Thursday, May 20, 2010

Hypothetically Speaking...

All other things being equal, do you hire

(a) the guy with a mid-range bid, who offered to beat your lowest estimate?


(b) the guy who came up with the lowest estimate in the first place?


Wil said...

Neither. The contractor who has the least number of complaints with the Better Business Bureau. The one the Code Enforcement Officer says has had no citations for serious code violations. The one who provides you her insurance information right on the bid. The contractor whose bid allows for a reasonable profit, thus assuring s/he will be in business for the next job and the one after that, too. Not the one wearing a diamond pinky ring nor the one with the capped teeth and heavy cologne.

Rough hands and a can-do attitude, a "look you in the eyes when answering your questions" kinda builder is who you need. You are an attorney. If your builder is the kind they warned you about in the late-night BS sessions, run away. Quickest way to failure is trying to get a deal or bargain. In the building game, as well as all other contractual agreements, there is this old adage: "Sure, you can have your job done fast, right and cheap. Pick two."

I'd go with the honest business with the proven track record, if it was me.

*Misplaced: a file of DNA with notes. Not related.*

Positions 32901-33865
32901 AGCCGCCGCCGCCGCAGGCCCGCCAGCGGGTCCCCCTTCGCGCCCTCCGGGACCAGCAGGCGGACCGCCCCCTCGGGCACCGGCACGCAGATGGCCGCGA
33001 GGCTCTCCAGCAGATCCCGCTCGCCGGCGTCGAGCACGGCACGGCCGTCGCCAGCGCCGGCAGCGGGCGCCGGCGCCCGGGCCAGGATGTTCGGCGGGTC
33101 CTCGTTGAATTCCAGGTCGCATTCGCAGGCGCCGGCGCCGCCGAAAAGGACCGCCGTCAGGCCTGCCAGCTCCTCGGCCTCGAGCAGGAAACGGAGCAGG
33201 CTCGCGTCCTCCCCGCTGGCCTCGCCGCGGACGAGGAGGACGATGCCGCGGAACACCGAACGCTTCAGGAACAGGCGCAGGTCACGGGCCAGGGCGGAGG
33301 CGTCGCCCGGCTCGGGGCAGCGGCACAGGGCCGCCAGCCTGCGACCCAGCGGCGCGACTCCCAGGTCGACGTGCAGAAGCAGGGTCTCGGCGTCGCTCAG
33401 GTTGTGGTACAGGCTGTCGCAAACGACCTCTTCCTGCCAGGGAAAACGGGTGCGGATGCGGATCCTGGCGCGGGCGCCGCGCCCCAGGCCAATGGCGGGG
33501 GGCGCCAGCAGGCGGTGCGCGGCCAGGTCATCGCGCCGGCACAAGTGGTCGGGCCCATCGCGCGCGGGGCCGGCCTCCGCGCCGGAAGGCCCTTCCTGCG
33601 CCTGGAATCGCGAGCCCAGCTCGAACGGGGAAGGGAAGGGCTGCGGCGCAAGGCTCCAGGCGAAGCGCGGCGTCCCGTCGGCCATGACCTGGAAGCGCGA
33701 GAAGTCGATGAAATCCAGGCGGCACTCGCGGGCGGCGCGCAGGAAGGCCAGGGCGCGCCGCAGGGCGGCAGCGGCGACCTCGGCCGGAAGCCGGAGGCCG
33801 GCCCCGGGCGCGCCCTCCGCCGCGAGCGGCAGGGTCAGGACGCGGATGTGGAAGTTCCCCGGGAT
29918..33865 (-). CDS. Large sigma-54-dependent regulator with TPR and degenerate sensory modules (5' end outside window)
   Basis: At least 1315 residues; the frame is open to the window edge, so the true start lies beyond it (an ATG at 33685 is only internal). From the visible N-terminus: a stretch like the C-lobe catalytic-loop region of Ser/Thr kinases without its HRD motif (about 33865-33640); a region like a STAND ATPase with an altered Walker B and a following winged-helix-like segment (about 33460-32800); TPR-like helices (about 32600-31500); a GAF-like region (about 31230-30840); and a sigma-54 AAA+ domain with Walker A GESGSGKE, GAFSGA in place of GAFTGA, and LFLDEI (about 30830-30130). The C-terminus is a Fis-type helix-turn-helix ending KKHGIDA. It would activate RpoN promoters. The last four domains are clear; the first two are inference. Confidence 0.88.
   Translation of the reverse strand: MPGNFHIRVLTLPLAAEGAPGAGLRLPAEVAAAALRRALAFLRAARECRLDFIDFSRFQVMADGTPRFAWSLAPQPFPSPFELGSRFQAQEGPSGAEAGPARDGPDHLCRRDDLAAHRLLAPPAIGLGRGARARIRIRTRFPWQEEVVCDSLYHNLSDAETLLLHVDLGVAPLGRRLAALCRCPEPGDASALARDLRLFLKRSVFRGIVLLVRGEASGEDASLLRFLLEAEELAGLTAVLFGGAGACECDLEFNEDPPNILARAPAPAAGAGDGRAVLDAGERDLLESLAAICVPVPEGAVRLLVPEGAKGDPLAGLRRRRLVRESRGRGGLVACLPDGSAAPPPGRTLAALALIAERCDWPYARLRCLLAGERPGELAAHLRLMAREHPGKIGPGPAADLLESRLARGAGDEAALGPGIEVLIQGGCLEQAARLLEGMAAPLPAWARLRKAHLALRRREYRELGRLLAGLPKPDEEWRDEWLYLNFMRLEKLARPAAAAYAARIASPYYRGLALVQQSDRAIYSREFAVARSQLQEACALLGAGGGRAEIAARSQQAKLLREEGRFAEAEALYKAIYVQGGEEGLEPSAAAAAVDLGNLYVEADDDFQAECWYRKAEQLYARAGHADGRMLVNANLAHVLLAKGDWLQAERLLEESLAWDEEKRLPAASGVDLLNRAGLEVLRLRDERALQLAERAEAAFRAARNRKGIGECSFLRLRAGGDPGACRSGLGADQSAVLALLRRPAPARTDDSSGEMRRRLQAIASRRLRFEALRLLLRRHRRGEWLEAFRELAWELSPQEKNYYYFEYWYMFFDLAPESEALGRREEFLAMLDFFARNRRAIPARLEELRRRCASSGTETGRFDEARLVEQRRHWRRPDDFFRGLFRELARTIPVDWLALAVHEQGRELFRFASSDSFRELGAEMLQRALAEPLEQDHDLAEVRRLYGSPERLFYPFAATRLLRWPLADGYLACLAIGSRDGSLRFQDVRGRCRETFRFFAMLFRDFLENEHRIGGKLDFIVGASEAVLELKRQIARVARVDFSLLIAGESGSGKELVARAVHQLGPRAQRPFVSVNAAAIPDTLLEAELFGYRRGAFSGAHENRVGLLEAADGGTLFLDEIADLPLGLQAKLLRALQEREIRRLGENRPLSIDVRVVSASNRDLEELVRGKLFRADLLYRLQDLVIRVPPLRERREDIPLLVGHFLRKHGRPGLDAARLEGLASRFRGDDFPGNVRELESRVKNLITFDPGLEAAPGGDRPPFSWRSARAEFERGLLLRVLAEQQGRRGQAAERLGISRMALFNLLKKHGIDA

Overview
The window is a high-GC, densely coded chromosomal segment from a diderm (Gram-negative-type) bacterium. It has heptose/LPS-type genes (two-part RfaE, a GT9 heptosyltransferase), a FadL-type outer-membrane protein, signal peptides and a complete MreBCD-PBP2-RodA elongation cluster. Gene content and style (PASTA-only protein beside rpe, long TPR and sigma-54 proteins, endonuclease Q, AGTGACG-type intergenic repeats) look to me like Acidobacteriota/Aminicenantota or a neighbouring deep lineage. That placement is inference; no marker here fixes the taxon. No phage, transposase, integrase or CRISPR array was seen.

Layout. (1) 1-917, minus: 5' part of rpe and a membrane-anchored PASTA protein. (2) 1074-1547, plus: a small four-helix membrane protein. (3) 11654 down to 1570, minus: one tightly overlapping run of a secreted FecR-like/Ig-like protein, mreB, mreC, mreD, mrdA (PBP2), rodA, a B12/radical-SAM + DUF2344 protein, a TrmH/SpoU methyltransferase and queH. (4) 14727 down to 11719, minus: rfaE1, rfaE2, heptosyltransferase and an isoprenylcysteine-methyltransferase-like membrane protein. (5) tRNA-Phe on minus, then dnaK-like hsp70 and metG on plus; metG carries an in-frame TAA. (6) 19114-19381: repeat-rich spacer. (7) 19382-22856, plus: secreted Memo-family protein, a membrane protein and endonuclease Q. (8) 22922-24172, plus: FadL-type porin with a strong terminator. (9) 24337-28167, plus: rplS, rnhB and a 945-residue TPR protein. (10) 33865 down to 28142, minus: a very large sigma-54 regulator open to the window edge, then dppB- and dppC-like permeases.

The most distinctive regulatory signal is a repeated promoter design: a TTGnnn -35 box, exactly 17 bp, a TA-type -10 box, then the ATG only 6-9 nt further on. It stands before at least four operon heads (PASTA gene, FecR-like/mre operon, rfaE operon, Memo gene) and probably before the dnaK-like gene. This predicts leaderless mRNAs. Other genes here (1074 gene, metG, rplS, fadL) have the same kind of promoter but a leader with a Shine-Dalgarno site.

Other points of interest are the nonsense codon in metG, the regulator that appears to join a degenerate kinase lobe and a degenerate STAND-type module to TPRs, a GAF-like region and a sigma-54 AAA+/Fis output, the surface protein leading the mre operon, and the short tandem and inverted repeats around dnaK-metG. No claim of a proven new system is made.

nzforme said...

Seriously, Wil, I said, "all other things being equal." The job is small; I am certain both guys can do it; both have the same excellent BBB rating; both have numerous satisfied customers. The only difference is the discussion I had with them on price. One had the middle bid (of the 3 I got), and said he'd beat anything lower, while the lower guy started out lower.
So I wonder - is the one who said he'd beat anything lower trying to get more money from me by not starting with his best legitimate price? Is the lowest bid going extra low to get the job?

Wil said...

Most likely, mid-level is hungry for work; low bid was low-balling and had a few corners to cut. All depends on the amount of work available. I'd hire the guy you think you want to do your next, bigger project. Sorry to mistake your figure of speech for a real statement. Things never are equal, you know?